FATF: History and Objectives

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FATF History and Objectives
FATF History and Objectives

Within the modern world, the global financial system is portrayed as a product of globalization and something built overtime to bring equality that enables everyone to tap into the global market. It is said that the established complex web of systems works based on free market and is dependent upon all nations, yet how much of this is true? SWIFT the global standard required for foreign bank transactions is Belgian, the Dollar everyone relies upon is American and FATF an intergovernmental organization was born in France by the will of former imperialist nations, how much is it all truly for the benefit of humanity? This article will focus upon FATF, its history and objectives.

History of FATF

It at started in 1989, in a G7 (Group of Seven body headed mainly by Canada, France, Germany, Italy, Japan, the United Kingdom and America) summit in Paris where all G7 member countries came together and officially formed a new intergovernmental organization, the FATF (Financial Action Task Force). At the time of its inception the FATF had 16 members, which has grown to 39 in 2022.  Officially it was created as a response to recognizing the threats posed to the global and regional banking system and to financial institutions, this threat was mainly described as money laundering

The very first thing FATF after formation is issuing a report which contained 40 recommendations for governments that would help in fighting money laundering. In 2001 after the 9/11 terror attacks, the FATF mandate was expanded to also include terror financing to cripple banned organizations financial roots. In 2003 the earlier 40 recommendations were later revised in 2003 based upon updated money laundering techniques. Over time the FATF has continued to function, actively monitoring various nation states, and classifying them upon White/Grey/Blacklists. As of 2022 twenty-three nations are on the grey list currently undergoing revaluation, Pakistan being amongst them.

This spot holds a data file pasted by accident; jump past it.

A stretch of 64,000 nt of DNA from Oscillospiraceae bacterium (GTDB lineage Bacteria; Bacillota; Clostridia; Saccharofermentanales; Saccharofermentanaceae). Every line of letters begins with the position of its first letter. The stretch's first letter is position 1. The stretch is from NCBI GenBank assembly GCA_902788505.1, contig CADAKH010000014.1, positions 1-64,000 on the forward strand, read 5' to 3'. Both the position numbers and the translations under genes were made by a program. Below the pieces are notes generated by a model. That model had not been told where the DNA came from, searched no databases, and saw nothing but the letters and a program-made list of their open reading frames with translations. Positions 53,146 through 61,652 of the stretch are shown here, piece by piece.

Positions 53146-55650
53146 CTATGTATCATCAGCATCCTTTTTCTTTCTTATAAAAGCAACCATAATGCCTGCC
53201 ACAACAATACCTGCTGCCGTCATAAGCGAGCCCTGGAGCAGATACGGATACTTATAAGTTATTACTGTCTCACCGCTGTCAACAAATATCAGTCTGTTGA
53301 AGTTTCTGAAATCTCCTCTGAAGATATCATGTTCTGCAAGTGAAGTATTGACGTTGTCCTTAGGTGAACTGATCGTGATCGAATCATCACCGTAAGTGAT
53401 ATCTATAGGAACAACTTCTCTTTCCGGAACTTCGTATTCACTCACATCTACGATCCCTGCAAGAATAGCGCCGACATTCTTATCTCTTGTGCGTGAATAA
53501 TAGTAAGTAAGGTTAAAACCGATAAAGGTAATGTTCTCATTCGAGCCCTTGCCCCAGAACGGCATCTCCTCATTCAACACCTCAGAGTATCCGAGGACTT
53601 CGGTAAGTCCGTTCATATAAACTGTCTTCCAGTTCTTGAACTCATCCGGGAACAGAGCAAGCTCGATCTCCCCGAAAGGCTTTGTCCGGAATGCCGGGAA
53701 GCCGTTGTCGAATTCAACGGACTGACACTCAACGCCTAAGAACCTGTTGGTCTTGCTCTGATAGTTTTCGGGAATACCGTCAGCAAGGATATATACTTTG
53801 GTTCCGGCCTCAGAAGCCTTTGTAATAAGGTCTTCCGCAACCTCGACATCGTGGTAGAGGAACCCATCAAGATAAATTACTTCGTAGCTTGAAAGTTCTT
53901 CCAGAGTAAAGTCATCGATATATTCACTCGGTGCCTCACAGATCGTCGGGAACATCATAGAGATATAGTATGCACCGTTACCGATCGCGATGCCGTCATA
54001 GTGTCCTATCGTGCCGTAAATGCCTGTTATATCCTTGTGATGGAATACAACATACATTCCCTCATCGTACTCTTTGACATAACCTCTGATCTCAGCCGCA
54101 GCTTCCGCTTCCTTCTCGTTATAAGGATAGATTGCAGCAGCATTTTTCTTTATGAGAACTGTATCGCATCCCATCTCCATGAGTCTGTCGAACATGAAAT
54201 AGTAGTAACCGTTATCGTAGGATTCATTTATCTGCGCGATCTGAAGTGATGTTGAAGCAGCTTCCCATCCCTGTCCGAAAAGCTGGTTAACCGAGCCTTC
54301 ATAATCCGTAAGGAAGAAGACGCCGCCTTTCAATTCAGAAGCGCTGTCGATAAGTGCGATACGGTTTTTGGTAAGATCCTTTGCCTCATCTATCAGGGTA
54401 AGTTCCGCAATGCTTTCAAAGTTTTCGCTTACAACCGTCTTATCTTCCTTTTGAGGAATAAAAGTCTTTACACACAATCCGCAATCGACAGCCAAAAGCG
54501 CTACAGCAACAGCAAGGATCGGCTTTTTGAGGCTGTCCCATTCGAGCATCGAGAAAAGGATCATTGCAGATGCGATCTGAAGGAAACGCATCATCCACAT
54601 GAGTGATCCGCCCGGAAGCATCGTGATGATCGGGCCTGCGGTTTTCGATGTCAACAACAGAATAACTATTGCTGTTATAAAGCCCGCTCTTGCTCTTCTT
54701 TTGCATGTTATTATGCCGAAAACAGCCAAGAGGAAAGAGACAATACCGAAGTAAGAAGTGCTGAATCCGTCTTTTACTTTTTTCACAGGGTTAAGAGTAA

Objectives of FATF

Officially the FATF is an organization that has been give the objectives of “studying money laundering trends, monitoring legislative, financial and law enforcement activities taken at the national and international level, reporting on compliance, and issuing recommendations and standards to combat money laundering”. The objectives mentioned above are listed on FATF official website and are what the organization adjusts its own image to be. However, the role of FATF goes far beyond simply just studying, monitoring, and issuing recommendations, it is an organization managed by some of the wealthiest/ powerful nations (Such as US, France, Belgium etc.), meaning FATF decisions affect (Or rather reflect) national polices of those powerful nations.

In simpler terms, while the FATF does its main tasks of combatting money laundering and terror financing within a limited spectrum, it is also a geo-political tool used by its founders to target nations that do not comply with member strategic interests while ignoring western illegal financial activities.  The organizations decisions reflect its members national policies, which can include using blacklisting as a threat to gain geopolitical victories within other nations or simply be used as a weapon to financially destabilize adversaries.

These are not just claims as examples exist to prove FATF use case as a geopolitical tool. India is a member of FATF and has used its position to attempt getting Pakistan on the blacklist on charges of “Terror financing” separatist groups within Indian occupied Kashmir. This was primarily motivated by the intention of casing harm to Pakistan and if India had succeeded Pakistan economy would have collapsed beyond repair for decades.  What exposes hypocrisy in this case is that by 2020 Pakistan had achieved great success in implementing overwhelming majority of FATF recommendations meanwhile India was way behind in controlling its own money laundering and terror financing prevention measures. It also an open fact that India has been actively funding and assisting internationally recognized terrorist groups within Balochistan, despite all this India remains on whitelist and is among the members making the decisions. This hypocrisy is not only limited to India either, as it was leaked how some French firms had funded ISIS yet no action or statement on France was taken by FATF. Either way FATF is being used as a geopolitical tool and everyone needs to be aware of the fact when discussing anything related to it, as dealing with blacklisting threats does not simply require following recommendations but also building diplomatic support and countering false propaganda.

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